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Australian landscape burning: a continental and evolutionary perspective

Bowman, David (2003). Australian landscape burning: a continental and evolutionary perspective. In Abbott, I. and Burrows, N.(Ed.), Fire in Ecosystems of South-west Western Australia. Leiden: Backhuys Publishers. (pp. 107-118).

Document type: Book Chapter
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Author Bowman, David
Title of Chapter Australian landscape burning: a continental and evolutionary perspective
Title of Book Fire in Ecosystems of South-west Western Australia
Place of Publication Leiden
Publisher Backhuys Publishers
Publication Year 2003
Editor Abbott, I.
Burrows, N.
ISBN 9057821311   (check CDU catalogue open catalogue search in new window)
Volume Number 1, Symposium Proceedings, Perth, 16-18 April 2002
Start Page 107
End Page 118
Total Pages 12
Field of Research 0502 - Environmental Science and Management
HERDC Category B - Book Chapter (DEST)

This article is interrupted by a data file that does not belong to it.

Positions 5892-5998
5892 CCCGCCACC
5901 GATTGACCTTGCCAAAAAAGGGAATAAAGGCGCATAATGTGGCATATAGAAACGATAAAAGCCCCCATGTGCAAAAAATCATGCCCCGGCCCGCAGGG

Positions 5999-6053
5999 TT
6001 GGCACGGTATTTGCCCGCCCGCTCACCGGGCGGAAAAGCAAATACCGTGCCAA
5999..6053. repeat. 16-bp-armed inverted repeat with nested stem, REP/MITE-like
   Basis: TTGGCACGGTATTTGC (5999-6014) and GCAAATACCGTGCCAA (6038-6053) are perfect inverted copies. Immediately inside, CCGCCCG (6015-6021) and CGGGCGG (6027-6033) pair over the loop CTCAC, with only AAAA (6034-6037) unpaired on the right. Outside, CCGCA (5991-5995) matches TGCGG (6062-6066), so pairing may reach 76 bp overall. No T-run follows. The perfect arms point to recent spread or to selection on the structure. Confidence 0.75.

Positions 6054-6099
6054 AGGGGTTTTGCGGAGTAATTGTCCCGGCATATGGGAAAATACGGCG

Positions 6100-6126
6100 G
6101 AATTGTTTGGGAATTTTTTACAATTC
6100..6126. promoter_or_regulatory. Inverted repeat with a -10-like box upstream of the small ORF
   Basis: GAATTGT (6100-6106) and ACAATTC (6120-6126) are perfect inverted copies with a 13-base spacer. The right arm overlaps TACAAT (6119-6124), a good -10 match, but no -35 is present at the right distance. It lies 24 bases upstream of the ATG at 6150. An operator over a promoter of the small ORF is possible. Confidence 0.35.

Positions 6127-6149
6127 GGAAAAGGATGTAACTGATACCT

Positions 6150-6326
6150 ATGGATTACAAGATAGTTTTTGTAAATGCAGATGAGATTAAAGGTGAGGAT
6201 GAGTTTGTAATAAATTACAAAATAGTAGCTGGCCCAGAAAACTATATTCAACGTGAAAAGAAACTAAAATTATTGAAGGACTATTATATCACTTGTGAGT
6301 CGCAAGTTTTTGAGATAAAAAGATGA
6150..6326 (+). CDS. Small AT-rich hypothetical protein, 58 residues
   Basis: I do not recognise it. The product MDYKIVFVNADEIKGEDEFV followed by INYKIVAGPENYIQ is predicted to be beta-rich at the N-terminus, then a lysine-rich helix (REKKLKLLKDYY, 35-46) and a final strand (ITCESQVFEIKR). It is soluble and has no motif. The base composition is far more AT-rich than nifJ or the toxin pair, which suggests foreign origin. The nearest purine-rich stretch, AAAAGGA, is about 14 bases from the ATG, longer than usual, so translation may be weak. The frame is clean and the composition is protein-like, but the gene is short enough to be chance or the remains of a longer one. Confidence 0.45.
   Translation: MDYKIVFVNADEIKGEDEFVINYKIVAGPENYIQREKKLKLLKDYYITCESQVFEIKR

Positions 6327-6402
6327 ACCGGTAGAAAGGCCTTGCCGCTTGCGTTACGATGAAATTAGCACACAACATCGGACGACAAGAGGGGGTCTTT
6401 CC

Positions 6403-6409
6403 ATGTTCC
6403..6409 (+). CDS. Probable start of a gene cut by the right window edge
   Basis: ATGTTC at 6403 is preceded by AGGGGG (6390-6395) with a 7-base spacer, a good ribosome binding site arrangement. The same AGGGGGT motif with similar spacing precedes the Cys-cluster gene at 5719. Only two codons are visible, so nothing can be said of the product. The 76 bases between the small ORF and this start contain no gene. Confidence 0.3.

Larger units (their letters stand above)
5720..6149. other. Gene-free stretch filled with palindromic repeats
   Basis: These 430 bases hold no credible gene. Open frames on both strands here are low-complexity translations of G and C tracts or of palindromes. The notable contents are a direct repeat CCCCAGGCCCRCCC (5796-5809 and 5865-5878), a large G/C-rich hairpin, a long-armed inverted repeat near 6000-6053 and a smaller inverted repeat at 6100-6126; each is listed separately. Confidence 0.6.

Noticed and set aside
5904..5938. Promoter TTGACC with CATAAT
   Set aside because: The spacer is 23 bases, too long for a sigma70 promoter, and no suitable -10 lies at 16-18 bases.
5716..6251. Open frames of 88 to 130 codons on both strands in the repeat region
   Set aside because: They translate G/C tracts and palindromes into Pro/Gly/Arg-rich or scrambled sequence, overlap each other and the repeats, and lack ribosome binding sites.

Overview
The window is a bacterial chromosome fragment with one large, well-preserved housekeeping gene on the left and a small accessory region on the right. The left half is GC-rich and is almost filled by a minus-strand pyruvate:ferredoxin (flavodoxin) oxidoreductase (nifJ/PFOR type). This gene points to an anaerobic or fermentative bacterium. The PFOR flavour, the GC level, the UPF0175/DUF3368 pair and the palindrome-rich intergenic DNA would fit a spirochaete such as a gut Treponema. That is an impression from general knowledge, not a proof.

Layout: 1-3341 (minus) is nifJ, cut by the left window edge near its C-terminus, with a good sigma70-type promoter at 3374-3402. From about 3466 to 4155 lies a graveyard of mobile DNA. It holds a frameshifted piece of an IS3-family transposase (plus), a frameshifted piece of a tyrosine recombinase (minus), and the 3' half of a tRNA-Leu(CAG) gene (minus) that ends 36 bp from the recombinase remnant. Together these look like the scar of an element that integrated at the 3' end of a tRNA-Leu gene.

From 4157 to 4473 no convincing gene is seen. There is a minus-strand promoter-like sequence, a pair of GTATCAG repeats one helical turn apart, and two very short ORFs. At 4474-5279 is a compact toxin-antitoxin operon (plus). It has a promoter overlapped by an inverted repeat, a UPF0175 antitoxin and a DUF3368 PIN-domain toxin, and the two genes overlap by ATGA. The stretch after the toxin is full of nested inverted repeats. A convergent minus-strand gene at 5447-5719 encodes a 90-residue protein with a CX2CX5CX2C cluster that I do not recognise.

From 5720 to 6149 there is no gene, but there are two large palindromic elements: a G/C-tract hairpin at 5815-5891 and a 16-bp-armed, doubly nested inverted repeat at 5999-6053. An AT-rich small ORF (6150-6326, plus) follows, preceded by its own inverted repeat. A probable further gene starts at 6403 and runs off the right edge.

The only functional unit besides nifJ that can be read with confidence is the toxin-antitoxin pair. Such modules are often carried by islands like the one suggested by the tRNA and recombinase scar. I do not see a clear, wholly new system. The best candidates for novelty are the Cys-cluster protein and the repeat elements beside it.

Abstract Australia has long been the most fire prone continent on Earth with a dominant biota not only tolerant of recurrent fires but also highly fire-adapted. The evolutionary driver of this syndrome appears to be the conjunction of the drying-out of the continent some 15 M years BP and the predictable ignition source provided by the convection storms that herald the onset of the Australian summer monsoon. Aboriginal people played an important part in the making of flammable Australia as we now know it, but they did not trigger the relentless fire cycle; rather, over some 40-70 ka they learnt to harness the naturally-occurring fires to their economic advantage. This has been described as fire-stick farming, but given the central importance of fires for hunting perhaps a more apt description may be fire-stick ranching. While it is possible that fire-drives contributed to the extinction of the Pleistocene megafauna, a byproduct of the skilful burning of landscapes at the height of the ice-age aridity may have been the conservation of many fire sensitive habitats. Despite being tolerant of frequent burning many Australian ecosystems have been severely affected by the breakdown of Aboriginal fire management following European settlement. Thus, it appears that over an extraordinarily long time period Aboriginal landscape burning created a brittle landscape ecology. The transition from traditional Aboriginal to European fire management is a major ecological and evolutionary event that, while being different in character, is of the same significance as the Pleistocene colonization of Australia by the ancestors of Aboriginal people. Altered fire regimes in tracts of native vegetation have contributed to decline in the abundance and range contraction of many plant and animal species, especially small mammals and granivorous birds, in some case to the point of their extinction. In many landscapes, changes to fire regime are compounded by the introduction of exotic plants and animals and land uses that restrict the active use of fire. The great challenge for settler Australians was to learn how to sustainably manage a flammable land by slowing the rate of change and creating new ecological equilibria. Understanding past and present Aboriginal fire usage is a key step in this adaptive process.
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